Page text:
American argues statements contained in a trial brief are judicial admissions. A statement in a complaint, answer or pretrial order is a judicial admission, as is a failure in an answer to deny an allegation. See, e.g., Smith v. Chapman, 436 F.Supp. 58, 62 (W.D.Tex.1977), aff'd, 614 F.2d 968 (5th Cir.1980); White, 720 F.2d at 1396. This court has never decided whether statements of fact contained in briefs or other memoranda constitute judicial admissions.


For purposes of summary judgment, the courts have treated representations of counsel in a brief as admissions even though not contained in a pleading or affidavit. United States v. One Heckler-Koch Rifle, 629 F.2d 1250, 1253 (7th Cir.1980); 10A C. Wright, A. Miller & M. Kane, Federal Practice and Procedure Sec. 2723, pp. 64-66 (1983) (admissions in opponent's brief can be used to determine there is no genuine issue of fact, since they are functionally equivalent to "admissions on file"). Nevertheless, one court has concluded that inadvertent statements of fact made by counsel in briefs or memoranda should not be conclusively binding on the client in a summary judgment motion. Hub Floral Corp. v. Royal Brass Corp., 454 F.2d 1226, 1228-29 (2d Cir.1972). The court held that a statement made by counsel in a memorandum of law "did not rise to the level of a 'judicial admission.' " Id. at 1228.


The Tenth Circuit holds that briefs are not pleadings or part of the record, and statements in briefs may be considered admissions in the court's discretion. See Plastic Container Corp. v. Continental Plastics of Oklahoma, Inc., 607 F.2d 885, 906 (10th Cir.1979), cert. denied, 444 U.S. 1018, 100 S.Ct. 672, 62 L.Ed.2d 648 (1980); Lockert v. Faulkner, 574 F.Supp. 606, 609 n. 3 (N.D.Ind.1983). We agree and hold that statements of fact contained in a brief may be considered admissions of the party in the discretion of the district court.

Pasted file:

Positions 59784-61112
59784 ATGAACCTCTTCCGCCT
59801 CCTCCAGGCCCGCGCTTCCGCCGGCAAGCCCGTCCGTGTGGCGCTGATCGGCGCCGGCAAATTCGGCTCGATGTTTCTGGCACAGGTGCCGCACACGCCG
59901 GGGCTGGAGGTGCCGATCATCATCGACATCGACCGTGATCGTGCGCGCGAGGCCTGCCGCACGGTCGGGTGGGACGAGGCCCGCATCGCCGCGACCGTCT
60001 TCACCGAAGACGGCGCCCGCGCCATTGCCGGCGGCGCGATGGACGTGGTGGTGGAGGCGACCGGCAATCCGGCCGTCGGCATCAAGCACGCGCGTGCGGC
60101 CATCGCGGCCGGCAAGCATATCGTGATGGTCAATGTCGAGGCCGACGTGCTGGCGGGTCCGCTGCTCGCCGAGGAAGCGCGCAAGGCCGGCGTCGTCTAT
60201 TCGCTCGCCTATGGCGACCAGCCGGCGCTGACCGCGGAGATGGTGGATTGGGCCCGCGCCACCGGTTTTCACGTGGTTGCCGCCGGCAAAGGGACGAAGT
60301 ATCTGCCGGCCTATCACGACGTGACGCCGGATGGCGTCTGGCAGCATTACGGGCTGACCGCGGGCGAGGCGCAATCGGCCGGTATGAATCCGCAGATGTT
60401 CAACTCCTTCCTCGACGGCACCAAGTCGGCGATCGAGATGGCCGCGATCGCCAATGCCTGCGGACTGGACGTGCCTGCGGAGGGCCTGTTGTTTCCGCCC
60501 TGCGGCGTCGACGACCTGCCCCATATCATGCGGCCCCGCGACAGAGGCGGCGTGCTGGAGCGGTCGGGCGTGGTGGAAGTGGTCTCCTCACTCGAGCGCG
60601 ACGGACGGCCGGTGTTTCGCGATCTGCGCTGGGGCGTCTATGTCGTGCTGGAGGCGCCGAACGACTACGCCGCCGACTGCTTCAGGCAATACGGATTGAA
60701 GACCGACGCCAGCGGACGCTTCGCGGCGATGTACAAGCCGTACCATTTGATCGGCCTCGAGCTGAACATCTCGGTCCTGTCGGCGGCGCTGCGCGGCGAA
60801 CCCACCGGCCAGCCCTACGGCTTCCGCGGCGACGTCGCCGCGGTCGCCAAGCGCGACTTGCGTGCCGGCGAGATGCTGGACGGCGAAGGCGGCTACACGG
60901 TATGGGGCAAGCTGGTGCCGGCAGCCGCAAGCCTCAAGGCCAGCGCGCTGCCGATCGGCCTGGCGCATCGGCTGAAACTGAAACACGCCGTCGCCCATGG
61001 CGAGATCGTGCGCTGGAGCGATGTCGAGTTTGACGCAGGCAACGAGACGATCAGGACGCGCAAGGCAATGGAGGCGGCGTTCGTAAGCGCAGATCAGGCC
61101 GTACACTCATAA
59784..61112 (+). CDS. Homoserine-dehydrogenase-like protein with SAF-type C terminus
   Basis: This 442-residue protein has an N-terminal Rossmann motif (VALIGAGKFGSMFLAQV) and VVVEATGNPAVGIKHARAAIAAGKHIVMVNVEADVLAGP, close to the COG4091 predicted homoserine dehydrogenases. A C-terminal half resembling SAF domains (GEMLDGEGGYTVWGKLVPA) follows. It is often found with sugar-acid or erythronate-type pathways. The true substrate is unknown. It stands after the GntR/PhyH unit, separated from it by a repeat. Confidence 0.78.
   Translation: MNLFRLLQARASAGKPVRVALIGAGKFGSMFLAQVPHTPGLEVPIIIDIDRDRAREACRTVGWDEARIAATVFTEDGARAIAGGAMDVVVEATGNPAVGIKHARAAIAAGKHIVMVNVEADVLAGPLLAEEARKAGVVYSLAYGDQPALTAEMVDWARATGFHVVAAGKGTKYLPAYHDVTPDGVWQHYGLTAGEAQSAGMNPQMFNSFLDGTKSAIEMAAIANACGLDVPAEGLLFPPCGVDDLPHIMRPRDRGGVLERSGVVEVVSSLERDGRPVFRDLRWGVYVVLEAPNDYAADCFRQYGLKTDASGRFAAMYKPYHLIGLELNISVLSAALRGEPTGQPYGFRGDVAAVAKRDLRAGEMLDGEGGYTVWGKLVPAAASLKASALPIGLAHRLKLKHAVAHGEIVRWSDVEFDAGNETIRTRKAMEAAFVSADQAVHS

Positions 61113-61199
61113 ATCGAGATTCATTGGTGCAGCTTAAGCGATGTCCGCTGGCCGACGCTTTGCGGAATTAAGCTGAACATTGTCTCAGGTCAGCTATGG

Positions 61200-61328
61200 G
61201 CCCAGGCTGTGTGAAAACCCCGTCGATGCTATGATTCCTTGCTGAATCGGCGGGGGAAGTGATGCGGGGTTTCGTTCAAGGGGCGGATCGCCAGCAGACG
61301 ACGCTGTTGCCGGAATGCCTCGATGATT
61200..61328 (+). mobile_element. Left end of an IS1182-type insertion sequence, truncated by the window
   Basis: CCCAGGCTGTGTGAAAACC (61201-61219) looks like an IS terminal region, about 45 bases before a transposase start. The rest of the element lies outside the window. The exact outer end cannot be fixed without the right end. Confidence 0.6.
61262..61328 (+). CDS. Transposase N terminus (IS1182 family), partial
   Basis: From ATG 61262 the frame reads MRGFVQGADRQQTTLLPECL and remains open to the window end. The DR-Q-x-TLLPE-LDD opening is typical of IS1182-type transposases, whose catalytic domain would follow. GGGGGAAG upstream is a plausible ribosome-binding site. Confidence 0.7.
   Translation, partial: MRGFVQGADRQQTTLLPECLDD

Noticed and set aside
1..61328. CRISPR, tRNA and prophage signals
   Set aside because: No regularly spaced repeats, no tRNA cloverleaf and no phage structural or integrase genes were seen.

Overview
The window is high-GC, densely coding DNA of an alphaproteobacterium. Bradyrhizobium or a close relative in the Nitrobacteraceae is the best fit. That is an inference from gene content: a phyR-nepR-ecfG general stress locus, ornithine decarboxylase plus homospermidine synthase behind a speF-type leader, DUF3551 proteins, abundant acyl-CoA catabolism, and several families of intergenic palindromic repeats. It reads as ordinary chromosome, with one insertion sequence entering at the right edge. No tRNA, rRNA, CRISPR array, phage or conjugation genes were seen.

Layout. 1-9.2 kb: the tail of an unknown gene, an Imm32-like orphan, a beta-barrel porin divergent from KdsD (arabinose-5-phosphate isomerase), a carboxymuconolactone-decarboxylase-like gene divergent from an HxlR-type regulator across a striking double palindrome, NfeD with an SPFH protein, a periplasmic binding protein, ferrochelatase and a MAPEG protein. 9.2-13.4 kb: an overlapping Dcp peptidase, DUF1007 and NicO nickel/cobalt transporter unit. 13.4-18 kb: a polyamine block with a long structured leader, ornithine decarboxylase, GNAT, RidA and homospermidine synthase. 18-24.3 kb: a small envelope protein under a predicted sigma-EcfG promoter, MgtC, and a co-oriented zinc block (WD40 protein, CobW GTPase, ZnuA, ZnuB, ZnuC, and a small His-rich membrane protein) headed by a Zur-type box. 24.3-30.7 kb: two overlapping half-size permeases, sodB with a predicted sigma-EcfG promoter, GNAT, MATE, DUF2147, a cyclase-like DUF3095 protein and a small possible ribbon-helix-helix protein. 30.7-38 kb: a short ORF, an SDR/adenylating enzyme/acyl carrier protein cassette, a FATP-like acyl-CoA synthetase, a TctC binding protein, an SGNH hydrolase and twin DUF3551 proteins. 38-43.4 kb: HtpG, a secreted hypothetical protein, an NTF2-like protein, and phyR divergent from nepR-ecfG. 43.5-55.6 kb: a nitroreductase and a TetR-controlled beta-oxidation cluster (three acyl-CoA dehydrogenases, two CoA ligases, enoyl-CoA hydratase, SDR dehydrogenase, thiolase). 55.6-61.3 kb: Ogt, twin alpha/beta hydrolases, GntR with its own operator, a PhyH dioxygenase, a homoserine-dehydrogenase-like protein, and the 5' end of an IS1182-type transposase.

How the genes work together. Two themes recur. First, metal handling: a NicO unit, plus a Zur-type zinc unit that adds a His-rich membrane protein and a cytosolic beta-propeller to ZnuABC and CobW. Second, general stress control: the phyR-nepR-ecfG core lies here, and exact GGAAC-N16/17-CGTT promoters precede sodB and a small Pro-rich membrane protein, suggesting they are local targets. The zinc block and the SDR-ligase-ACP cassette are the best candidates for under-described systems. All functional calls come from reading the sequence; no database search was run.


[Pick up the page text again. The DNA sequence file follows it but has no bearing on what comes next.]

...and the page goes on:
In this case the district court did not abuse its discretion in refusing to treat the statement as a binding judicial admission. American did not introduce the statement into evidence or object to the introduction of contradictory testimony.1 The first time American clearly raised this question was in its motion for a new judgment.


Normally, failure to contend that an opposing party's admission barred entry of conflicting evidence is a waiver of the argument that the issue was conclusively settled. See White, 720 F.2d at 1396; Shell v. Parrish, 448 F.2d 528, 530 (6th Cir.1971) (Superseded pleading must be offered into evidence for opponent to use admission therein); see also Stacy v. Aetna Casualty & Sur. Co., 484 F.2d 289, 293-94 (5th Cir.1973).


American claims that Charter's position at trial was not inconsistent with the alleged admission. Two witnesses on behalf of Charter testified, however, that a TSG was not the basis for title. James Lyon, a Charter representative, testified that a 1980 American policy was the basis for title. Linda Frink, the former president of Charter, testified she did not believe a TSG was used.